Who can volunteer
Anyone can volunteer during the coronavirus pandemic. However, people should volunteer from home where possible.
If you’re volunteering in a workplace, follow guidance at:
If you are at high risk from coronavirus (clinically extremely vulnerable), you can volunteer outside your home, if you take extra steps to protect yourself. For example, reduce:
- your social interactions
- the time you spend in places where you cannot social distance
Who you can help
You can help households who are isolating. This could include friends and family members as well as your neighbours.
There are a number of ways you can help in your local community, for example, you can apply to:
You should only provide support in person where it is essential for the health or care of a vulnerable person.
How you can help
For most people, coronavirus causes mild symptoms. For others, such as older people and those with underlying medical conditions, it can be more serious.
It’s important to look out for family, friends and neighbours who may need help. You can help by:
- doing their shopping or collecting prescriptions
- delivering a newspaper or magazine
- staying in contact, over the phone or via social media, to help reduce feelings of loneliness
- encouraging them to stay mentally and physically active
- sharing trusted sources of information, for example, the Public Health Agency and the Department of Health
What to do if you are worried about someone’s health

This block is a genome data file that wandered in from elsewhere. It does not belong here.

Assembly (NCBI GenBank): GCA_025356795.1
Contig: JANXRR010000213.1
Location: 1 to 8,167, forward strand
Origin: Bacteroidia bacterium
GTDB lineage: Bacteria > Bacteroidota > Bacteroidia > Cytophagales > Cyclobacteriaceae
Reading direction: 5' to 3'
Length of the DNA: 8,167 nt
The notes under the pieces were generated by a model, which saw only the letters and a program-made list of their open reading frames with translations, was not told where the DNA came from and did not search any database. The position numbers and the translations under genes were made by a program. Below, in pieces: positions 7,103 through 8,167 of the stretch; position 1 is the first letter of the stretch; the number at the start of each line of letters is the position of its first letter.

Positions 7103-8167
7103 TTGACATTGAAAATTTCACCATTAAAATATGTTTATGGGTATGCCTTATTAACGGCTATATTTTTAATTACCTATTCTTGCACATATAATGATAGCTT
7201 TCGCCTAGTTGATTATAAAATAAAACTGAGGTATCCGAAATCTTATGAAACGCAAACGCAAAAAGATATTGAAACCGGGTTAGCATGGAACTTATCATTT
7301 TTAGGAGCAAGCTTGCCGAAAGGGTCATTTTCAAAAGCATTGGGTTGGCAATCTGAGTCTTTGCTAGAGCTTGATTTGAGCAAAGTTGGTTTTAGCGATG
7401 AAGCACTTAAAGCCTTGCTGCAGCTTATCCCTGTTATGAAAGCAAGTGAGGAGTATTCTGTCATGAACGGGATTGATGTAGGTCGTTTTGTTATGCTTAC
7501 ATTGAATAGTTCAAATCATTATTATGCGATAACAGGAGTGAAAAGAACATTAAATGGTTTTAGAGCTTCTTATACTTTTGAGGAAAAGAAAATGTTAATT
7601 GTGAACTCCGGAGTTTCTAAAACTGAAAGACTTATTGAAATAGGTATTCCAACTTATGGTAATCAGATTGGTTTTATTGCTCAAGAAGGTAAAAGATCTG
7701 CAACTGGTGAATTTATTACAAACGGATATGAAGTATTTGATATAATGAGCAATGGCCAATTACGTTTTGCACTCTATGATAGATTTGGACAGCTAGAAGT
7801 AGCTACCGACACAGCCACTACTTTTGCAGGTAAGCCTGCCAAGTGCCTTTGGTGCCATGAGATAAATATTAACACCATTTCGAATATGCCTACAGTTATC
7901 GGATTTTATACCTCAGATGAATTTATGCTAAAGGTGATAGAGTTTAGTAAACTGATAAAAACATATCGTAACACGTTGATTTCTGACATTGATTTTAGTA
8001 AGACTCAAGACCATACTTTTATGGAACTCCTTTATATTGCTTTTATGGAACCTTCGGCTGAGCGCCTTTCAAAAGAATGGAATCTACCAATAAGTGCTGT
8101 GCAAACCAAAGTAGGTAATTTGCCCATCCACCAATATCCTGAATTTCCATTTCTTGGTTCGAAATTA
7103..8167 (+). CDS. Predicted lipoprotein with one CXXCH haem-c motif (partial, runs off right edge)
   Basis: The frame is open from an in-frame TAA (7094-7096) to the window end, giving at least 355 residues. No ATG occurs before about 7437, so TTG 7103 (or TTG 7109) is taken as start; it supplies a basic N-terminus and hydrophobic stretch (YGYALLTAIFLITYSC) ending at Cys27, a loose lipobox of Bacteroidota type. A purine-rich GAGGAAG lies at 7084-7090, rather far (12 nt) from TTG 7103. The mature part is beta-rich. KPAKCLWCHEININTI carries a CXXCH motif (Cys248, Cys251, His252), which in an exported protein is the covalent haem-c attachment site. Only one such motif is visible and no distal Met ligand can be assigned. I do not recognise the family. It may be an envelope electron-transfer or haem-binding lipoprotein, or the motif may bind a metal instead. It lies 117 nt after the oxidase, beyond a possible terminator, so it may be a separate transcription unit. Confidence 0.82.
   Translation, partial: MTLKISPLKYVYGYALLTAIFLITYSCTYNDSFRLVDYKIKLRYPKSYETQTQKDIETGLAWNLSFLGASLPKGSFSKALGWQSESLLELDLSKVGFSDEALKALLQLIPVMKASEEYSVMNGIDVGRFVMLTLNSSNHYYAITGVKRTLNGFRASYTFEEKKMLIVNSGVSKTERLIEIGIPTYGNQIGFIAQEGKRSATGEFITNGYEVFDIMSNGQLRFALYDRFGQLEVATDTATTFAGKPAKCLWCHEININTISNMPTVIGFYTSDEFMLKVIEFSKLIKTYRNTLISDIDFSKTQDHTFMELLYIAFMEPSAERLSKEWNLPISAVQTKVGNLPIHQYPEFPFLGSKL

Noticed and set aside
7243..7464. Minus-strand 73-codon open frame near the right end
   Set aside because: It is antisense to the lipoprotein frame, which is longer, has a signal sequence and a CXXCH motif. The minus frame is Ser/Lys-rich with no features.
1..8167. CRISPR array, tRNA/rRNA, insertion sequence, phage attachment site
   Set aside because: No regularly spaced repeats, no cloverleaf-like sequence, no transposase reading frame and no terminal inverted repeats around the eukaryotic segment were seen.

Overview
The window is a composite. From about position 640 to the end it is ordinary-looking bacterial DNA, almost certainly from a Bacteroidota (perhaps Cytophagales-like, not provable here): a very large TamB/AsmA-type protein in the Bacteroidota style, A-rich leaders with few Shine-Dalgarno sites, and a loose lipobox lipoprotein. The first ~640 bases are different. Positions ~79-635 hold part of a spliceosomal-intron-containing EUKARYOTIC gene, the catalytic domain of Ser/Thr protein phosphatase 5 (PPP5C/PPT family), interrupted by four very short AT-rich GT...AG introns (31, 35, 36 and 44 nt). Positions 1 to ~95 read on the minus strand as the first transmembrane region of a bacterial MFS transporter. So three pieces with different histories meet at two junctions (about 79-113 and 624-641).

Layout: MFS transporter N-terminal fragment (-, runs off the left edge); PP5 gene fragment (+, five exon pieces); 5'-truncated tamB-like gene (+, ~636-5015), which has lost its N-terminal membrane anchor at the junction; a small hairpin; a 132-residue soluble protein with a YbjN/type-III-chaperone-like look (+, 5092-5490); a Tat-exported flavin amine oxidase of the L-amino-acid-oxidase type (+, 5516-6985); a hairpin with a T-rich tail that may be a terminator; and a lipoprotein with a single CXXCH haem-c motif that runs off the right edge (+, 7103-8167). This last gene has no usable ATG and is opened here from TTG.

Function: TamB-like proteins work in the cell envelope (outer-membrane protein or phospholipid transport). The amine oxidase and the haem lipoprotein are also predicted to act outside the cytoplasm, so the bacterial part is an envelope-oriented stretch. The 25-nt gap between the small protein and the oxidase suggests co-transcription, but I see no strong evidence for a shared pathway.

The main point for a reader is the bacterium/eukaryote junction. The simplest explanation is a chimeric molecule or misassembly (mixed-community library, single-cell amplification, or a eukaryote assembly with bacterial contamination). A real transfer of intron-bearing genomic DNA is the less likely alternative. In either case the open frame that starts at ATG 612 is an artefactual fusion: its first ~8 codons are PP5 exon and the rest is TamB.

If you are worried about someone’s health, you can encourage anyone you are in touch with or supporting to use the COVID-19 NI app, which offers immediate advice and links to trusted information. An online version of the app is also available:
They can also use the NHS 111 coronavirus service. They should only call 111 if they can’t get online, their symptoms worsen or they have been instructed to do so. Call 999 if you believe someone’s life is at risk.
A remote interpreting service for British Sign Language (BSL) and Irish Sign Language (ISL) users in Northern Ireland is available to give access to NHS 111 and Health and Social Care services during the COVID-19 pandemic.
More information is available on the Health Services page.
Staying safe while helping others
When supporting others, it is important you help safely:
- wash your hands often and for at least 20 seconds
- stay at least two metres (six feet) away from people you’re helping
- do not go inside the homes of anyone you do not live with, especially people who are vulnerable or self-isolating
If you are picking things up for others, try to limit the amount of time you spend outside of your home by picking up essential items for them when you do your own shopping or collect their medicines during the same trip.
If you have offered to help other people, do not place yourself in positions where you may feel unsafe, for instance helping late at night.
Find out how to travel safely if you're volunteering.
If you or someone in your household has shown symptoms, you must stay home. You still play an important role but will need to do this from home.
Rapid COVID testing for volunteers
If you cannot volunteer from home, you are encouraged to take part in the asymptomatic testing programme. The programme aims to prevent those infected with COVID-19, who have no symptoms, from unknowingly passing the virus to others. If the test result is positive, you and your close contacts must self-isolate.
You should only take part in the asymptomatic programme if you have no symptoms of COVID-19.
Where possible, organisations who involve volunteers should make arrangements to test volunteers.
Contact your voluntary organisation to find out if they offer testing.
If your organisation does not offer rapid COVID-19 testing, you can access the test using one of the following options:
Further information can be found at: